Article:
The first film Alfred Hitchcock created was The United States, Rebecca (1940), which won an Academy Award for Best Picture. The most famous films of Alfred Hitchcock include Psycho (1960), The Birds (1963) and Marnie (1964). His creations were renowned for their portrayal of violence and served as a tool for understanding complex psychological characters. The top 10 movies of Alfred Hitchcock are listed below:
- The Birds (1963)
- The 39 Steps (1935)
- The Lady Vanishes (1938)
- Shadow of a Doubt (1943)
- Strangers on a Train (1951)
- Rear Window (1954)
- North By Northwest (1959)
- Psycho (1960)
- Vertigo (1958)
- Notorious (1946)
Did you know: Alfred Hitchcock is a cultural icon and often made cameos in his own movies.
Books by Alfred Hitchcock
Alfred Hitchcock was also a master writer who wrote suspenseful stories with intriguing titles. Here are some of his best-known books:
- Alfred Hitchcock’s Ghostly Gallery (1962)
- Alfred Hitchcock Presents: Stories Not for the Nervous (1965)
- Alfred Hitchcock Presents Stories to Be Read With the Lights on (1967)
- Alfred Hitchcock’s Spellbinders in Suspense (1967)
- Alfred Hitchcock Presents: Stories That Scared Even Me (1967)
- Alfred Hitchcock Presents: Stories to Stay Awake By (1971)
- The Best of Mystery: 63 Short Stories Chosen by the Master of Suspense (1980)
- Tales of Terror: 58 Short Stories Chosen by the Master of Suspense (1986)
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Honours and Awards
Alfred Hitchcock received many accolades during his lifetime. Here are a few of his many honours and awards:
Honours and Recognitions
- 1960: Inducted into the Hollywood Walk of Fame on 8 February (two stars)
- 1996: Entertainment Weekly ranked him at No. 1 in its “50 Greatest Directors” list.
- 2002: MovieMaker named him the most influential director of all time
- 2002: Ranked 2nd in the Sight and Sound Critics’ top ten poll and 5th in the director’s top ten poll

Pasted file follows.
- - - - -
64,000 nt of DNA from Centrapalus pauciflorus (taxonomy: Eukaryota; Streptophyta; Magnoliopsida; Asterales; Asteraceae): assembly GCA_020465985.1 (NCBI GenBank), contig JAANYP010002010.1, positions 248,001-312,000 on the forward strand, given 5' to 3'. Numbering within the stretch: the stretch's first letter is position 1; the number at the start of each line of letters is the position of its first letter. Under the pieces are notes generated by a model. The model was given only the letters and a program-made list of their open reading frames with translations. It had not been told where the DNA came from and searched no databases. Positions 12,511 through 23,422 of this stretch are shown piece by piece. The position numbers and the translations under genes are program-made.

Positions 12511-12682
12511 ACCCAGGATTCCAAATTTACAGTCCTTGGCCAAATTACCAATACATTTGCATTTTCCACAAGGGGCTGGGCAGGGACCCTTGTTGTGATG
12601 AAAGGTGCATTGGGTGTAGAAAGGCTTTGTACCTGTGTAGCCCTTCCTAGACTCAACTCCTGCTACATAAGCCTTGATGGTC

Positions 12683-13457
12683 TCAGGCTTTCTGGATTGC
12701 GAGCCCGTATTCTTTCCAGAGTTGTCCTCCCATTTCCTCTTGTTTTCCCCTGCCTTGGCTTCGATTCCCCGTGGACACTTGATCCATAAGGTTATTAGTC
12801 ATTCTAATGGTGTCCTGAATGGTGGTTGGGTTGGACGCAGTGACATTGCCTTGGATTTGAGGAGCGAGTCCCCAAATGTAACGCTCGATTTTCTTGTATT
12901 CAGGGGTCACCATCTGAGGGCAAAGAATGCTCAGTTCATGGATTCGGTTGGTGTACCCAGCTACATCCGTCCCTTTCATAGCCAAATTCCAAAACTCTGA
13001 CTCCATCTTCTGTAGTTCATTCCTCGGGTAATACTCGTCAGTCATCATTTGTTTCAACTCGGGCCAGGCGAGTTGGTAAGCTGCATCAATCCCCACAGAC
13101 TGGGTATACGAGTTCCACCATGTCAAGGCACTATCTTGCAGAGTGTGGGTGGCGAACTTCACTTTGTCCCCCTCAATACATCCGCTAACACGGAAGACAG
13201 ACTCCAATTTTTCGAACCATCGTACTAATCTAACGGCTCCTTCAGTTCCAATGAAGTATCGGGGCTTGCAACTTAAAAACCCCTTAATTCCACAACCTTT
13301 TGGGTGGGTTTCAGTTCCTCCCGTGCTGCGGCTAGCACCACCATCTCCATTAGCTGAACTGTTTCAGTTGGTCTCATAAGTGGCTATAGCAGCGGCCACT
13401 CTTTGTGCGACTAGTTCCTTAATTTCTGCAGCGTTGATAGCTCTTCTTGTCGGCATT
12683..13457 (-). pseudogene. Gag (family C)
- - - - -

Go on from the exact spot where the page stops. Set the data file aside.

- 2005: Hitchcock was ranked at No. 2 on Empire magazine’s “Top 40 Greatest Directors of All-Time” list
- 2007: The Daily Telegraph critics’ poll announced him as Britain’s greatest director
- 2007: Total Film magazine No. 1 on “100 Greatest Film Directors Ever” list
- 2012: Selected by artist Sir Peter Blake, author of the Beatles’ Sgt. Pepper’s Lonely Hearts Club Band album cover, to feature in a new version of the cover
- 2013: nine restored versions of Hitchcock’s early silent films, including The Pleasure Garden (1925), were shown at the Brooklyn Academy of Music’s Harvey Theatre; known as “The Hitchcock 9”, the travelling tribute was organised by the British Film Institute
- Won two Golden Globes (1958, 1972)
- Eight Laurel Awards
- Five-lifetime achievement awards
- First BAFTA Academy Fellowship Award (1971)
- AFI Life Achievement Award (1979)
- Five nominations for an Academy Award for Best Director.
- His film Rebecca, nominated for 11 Oscars, Academy Award for Best Picture (1940)
- Eight of his films had been selected for preservation by the US National Film Registry (2018)
Did you know: Alfred Hitchcock is not just famous for his mind blowing movies but also his wit and humor. In 1968, he gave the shortest speech at the Oscars while receiving the Irving G. Thalberg Memorial Award!
Death and Legacy
Alfred Hitchcock directed more than 50 acclaimed feature films in his career of six decades. On April 29, 1980, Hitchcock passed away quietly in his sleep in Bel Air, His life partner, assistant director and collaborator, Alma Reville, survived him. She was also called “Lady Hitchcock” and died in 1982.
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The Birds (1963), The 39 Steps (1935), and The Lady Vanishes (1938) are some of the most famous movies of this cinema genius.
Hitchcock released his first movie Always Tell Your Wife in 1923.
Hitchcock lost his life on 29th April 1980.
Here’s all you needed to know about Alfred Hitchcock, one of the greatest directors of all time. Despite facing adversities in his life, he was a man who discovered his passion and created history by producing phenomenal work.